Key Superannuation Changes for 2024/25 Financial Year

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As we approach the new financial year, several important changes to Australia’s superannuation system are set to take effect. Some of these changes are already legislated, while others are still proposals. Here’s a comprehensive overview of the key changes:

Superannuation Guarantee Increase

From July 1, 2024, the Superannuation Guarantee (SG) rate will increase from 11% to 11.5%. This means employers will be required to contribute a higher percentage of an employee’s ordinary time earnings to their superannuation fund. The SG rate is legislated to further increase to 12% on July 1, 2025.

Contribution Cap Increases

Concessional Contributions

The annual cap for concessional (before-tax) contributions will rise from $27,500 to $30,000 on July 1, 2024. This increase provides an opportunity for individuals to boost their retirement savings through tax-effective contributions.

Non-Concessional Contributions

The annual cap for non-concessional (after-tax) contributions will increase from $110,000 to $120,000 per financial year. This change allows individuals to contribute more of their after-tax income to their superannuation, subject to their total super balance.

Bring-Forward Rule Adjustment

With the increase in the non-concessional contributions cap, the bring-forward rule will also change. Eligible individuals may be able to contribute up to $360,000 in a single financial year, effectively bringing forward three years’ worth of non-concessional contributions.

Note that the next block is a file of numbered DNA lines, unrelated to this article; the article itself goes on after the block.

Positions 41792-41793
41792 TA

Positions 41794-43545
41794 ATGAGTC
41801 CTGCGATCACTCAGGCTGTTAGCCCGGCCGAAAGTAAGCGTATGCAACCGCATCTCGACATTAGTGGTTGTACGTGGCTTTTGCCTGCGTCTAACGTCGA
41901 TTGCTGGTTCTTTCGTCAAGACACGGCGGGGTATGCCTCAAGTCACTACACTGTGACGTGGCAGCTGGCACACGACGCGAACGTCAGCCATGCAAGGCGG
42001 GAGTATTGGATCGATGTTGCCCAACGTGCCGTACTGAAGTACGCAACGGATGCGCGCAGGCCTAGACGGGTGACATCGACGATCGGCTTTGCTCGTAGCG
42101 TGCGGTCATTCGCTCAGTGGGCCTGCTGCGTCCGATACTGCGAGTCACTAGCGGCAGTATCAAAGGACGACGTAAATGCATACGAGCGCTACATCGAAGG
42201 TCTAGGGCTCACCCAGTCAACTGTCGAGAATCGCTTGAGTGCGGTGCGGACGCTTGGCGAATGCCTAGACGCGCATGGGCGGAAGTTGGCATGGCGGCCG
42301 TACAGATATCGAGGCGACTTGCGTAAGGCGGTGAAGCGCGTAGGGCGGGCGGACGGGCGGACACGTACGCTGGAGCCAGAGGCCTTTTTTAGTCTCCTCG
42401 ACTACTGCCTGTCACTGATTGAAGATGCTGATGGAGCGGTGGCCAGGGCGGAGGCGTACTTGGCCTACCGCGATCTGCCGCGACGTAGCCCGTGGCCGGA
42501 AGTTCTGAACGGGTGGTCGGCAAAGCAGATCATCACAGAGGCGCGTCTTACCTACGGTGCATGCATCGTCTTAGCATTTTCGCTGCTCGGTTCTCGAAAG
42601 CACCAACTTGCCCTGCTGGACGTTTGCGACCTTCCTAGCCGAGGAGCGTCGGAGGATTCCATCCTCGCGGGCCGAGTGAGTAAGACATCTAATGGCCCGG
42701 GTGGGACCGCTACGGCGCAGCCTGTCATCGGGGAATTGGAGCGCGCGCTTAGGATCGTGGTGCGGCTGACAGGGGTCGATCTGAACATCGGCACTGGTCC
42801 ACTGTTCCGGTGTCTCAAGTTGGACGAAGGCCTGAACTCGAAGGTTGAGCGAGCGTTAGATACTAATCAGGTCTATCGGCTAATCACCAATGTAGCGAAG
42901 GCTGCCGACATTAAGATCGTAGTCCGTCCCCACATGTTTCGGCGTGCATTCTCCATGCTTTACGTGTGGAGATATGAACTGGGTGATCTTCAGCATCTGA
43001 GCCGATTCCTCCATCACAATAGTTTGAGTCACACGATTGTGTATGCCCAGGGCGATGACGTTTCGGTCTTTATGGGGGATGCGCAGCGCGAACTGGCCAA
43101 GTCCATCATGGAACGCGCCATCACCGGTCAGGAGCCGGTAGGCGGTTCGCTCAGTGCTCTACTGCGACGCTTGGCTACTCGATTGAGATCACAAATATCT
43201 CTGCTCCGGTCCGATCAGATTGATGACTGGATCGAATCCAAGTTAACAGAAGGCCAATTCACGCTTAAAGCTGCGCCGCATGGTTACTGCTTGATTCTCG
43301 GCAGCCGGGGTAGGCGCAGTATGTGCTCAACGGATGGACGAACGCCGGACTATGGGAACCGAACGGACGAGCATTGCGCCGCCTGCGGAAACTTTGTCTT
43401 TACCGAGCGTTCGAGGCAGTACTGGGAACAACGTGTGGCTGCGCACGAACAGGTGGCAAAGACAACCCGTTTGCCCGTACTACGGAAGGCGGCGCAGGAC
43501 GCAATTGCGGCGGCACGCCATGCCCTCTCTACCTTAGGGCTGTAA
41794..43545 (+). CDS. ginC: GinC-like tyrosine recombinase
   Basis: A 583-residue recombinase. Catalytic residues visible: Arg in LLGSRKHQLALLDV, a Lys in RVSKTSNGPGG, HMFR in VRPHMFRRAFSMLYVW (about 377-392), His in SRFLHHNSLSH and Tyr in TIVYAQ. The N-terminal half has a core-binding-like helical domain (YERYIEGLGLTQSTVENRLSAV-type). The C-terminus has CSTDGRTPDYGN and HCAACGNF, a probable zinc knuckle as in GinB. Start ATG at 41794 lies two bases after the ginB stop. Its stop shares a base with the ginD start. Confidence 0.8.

Bonus: One-page fact sheet

For a handy summary of the key information, download our one-page Superannuation 2024/25 Fact Sheet. It contains a concise overview of the key points discussed above and more.

Proposed Changes (Not Yet Law)

It’s important to note that the following changes were proposed in the May 2024 Federal Budget but have not yet been legislated:

Superannuation on Paid Parental Leave

From July 1, 2025, the government proposes to introduce superannuation payments on the Commonwealth’s Parental Leave Pay scheme. This measure aims to help close the gender super gap and is expected to benefit approximately 180,000 parents each year.

Changes to Concessional Tax Rates for High Balances

From July 1, 2025, the government proposes to increase the concessional tax rate applied to future earnings for balances above $3 million from 15% to 30%. This adjustment is expected to affect around 80,000 people in the 2025/26 financial year.

Deeming Rate Freeze Extension

The existing freeze on deeming rates at 2.25% has been proposed to be extended until June 30, 2025. This measure would provide relief to retirees and allow them to benefit from increases in interest rates without impacting age pension rates or eligibility.

Payday Super

From July 1, 2026, the government proposes to require employers to pay their employees’ super at the same time as their salary and wages. This change aims to address the issue of unpaid super and make it easier for workers to track their payments.

Conclusion

These superannuation changes for the 2024/25 financial year offer opportunities for Australians to enhance their retirement savings. The increases in contribution caps and the Superannuation Guarantee rate are legislated and takes effect from July 1, 2024. However, it’s important to remember that the proposed changes regarding paid parental leave, high balance tax rates, deeming rate freeze, and payday super are not yet law and may be subject to change.

As always, it’s advisable to consult with a financial adviser to understand how these changes may affect your individual circumstances and retirement planning strategies.

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